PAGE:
Hubert de Burgh, who has been commissioned to murder Arthur, instructs his assistants to appear upon his signal and bind Arthur to a chair at which point Hubert, using hot irons, will take out Arthur’s eyes. Thus, the executioners hide behind a curtain as Hubert beckons forth Author who takes note of Hubert’s sadness. Hubert admits that he has been happier, compelling Arthur to reflect on how no one has more reason to be unhappy than Arthur himself. Fearful of a failing resolve should he allow Arthur to continue talking, Hubert tries to expedite his task only to find himself being persuaded by Arthur, who, having discovered that Hubert is obliged to take out his eyes, makes an impassioned plea to spare them. Indeed, when Hubert signals for the executioners, Arthur, promising to cooperate, persuades Hubert to dismiss them. Ultimately, Arthur prevails upon Hubert’s mercy. Indeed, Hubert assures Arthur that he will not be harmed even for all the world’s treasures.
The Earls of Pembroke and Salisbury criticize King John for undertaking a second coronation. They argue the second coronation is redundant, and that it only reflects badly on the king as it implies that his reign previous to the second coronation was illegitimate. Regardless, eager to please the peers of England, King John encourages Pembroke and Salisbury to name their suits with the understanding that the king will grant them their suits without much ado. Subsequently, Pembroke and Salisbury both express a wish to have Arthur given his liberty on the grounds that his confinement is actually a detriment to King John’s reign what with Arthur’s popularity among both the peers and the people of England.
Consequently, King John doesn’t hesitate to grant them their wish when Hubert de Burgh enters the scene, causing Pembroke and Salisbury to surmise that Hubert may have already murdered Arthur. By and by, King John, who having confided in Hubert, informs Pembroke and Salisbury of Arthur’s death; he attributes it to a pre-existing sickness. However, the earls are unconvinced. Indeed, they argue the king is responsible for Arthur’s death and they leave in a state of great anger and disappointment.
King John reflects on life’s uncertainty, of how violence seldom settles a matter when a messenger arrives with dire news: The French, led by the Dolphin, have arrived on England’s soil, and according to rumors the king's mother has just recently died, as had Arthur’s mother Constance, which would explain the reason King John had received no intelligence of France’s approach until now. King John is in the process of recovering from the devastating effect of the news when Philip the Bastard, who is accompanied by Peter of Pomfret, a prophet, appears.
Unfortunately for King John, the Bastard has more bad news. While collecting tax monies from the clergy, the Bastard sensed a unrest among the people who spoke of fears and rumors—fears and rumors undoubtedly incited by Peter of Pomfret who presaged that King John would give up his crown the Thursday forty days after Easter. When King John questions Peter on what grounds he would dare to speak such treasonous words, Peter responds because he knew that it will all come true. Consequently, King John orders Hubert to imprison Peter, and having Peter’s execution date set for the Thursday forty days after Easter, to return immediately. Presently, King John orders the Bastard to go and try to persuade the earls of Pembroke and Salisbury to look favorably upon the king.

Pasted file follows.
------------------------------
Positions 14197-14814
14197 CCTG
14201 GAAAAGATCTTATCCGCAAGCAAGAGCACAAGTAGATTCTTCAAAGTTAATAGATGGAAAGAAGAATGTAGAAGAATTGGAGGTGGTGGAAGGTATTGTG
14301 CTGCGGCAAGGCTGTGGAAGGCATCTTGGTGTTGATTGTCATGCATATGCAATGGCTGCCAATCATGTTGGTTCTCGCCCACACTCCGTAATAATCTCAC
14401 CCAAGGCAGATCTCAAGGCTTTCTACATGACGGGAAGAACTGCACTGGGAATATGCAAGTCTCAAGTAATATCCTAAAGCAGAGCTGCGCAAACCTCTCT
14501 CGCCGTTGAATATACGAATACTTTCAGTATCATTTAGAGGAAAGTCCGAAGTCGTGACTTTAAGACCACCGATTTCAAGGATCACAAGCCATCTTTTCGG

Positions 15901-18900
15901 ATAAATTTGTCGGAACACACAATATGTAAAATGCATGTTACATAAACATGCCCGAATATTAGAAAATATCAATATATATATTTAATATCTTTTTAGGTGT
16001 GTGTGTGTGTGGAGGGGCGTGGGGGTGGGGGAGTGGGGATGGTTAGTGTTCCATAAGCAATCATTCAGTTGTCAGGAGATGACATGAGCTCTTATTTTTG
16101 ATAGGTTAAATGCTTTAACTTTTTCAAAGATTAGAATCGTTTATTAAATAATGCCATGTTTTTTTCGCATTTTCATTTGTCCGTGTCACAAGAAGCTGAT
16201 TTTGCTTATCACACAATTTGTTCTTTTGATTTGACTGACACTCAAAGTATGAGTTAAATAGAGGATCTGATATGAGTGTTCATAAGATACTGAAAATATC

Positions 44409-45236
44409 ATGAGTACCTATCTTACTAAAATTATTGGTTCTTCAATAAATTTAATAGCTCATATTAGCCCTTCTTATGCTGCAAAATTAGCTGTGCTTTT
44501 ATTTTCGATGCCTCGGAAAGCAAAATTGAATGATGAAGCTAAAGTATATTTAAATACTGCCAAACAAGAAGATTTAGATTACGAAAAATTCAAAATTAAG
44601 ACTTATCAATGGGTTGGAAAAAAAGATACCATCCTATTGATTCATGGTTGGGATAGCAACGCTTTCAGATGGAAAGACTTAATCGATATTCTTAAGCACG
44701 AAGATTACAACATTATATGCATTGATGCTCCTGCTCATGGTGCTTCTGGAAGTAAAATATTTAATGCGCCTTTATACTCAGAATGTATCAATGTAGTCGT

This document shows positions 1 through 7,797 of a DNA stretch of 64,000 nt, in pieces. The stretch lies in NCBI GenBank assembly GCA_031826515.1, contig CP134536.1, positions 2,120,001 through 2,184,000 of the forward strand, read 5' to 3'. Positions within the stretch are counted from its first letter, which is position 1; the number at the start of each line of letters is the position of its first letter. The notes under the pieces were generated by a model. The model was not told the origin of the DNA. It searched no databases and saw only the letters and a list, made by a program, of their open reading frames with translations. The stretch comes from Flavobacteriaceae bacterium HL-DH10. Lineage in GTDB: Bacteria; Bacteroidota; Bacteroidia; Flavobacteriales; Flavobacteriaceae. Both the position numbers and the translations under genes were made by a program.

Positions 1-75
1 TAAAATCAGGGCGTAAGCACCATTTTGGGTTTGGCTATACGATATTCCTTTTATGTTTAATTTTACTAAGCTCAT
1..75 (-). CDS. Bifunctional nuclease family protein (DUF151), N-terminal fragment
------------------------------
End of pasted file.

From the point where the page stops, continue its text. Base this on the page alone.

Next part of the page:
Hubert returns. He imparts more bad news of the people’s unrest only to be taken to task by the king for undertaking the murder of Arthur. Nonplussed, Hubert produces the written warrant authorizing him to kill Arthur. King John argues, however, that he had only entertained the idea because of Hubert’s grim aspect; that Hubert had only to say a word of dissent for the king to realize what an unthinkable act he was contemplating; that Hubert had proven himself to be a disgrace; and that Hubert would do well to banish himself this instant as the king will have nothing to do with him henceforth. Subsequently, Hubert reveals the fact that Arthur still lives; that he hadn’t the heart to kill an innocent child; and that the king owes him--Hubert--an apology for slandering his—Hubert’s—character.
Attributing his harsh words to his distressed state of mind, the King apologizes to Hubert and urges him to hastily go to the peers of England to inform them that Arthur lives.
Resolved to escape from his uncle’s threat, Arthur attempts to repel down a high city wall only to fall to his death. His corpse is espied by Lord Bigot and the Earls of Salisbury and Pembroke who have agreed to join the Dolphin at Saint Edmundsbury, which is a two days’ journey. They lament the boys’ fate when Philip the Bastard and Hubert de Burgh appear one after the other to urge the English peers to attend on the King. Attributing Arthur’s death to King John, the English peers make it unequivocally clear that they will not attend to the king who has dared to commit such an outrage. As to Hubert, Salisbury, convinced that it was Hubert who had done the actual killing at the king’s behest, draws his sword against Hubert despite Hubert’s impassioned plea that he had in fact done everything to assure the boy's safety from harm. Salisbury decides to let the matter rest for now when the Bastard draws his sword on Hubert’s defense. But when the English peers depart to join the Dolphin, the Bastard strongly censures Hubert on the chance that he’s lying, and that he had indeed been the cause of Arthur’s death. As Hubert carries Arthur’s corpse away, the Bastard bemoans for King John whose welfare depended on Arthur’s welfare.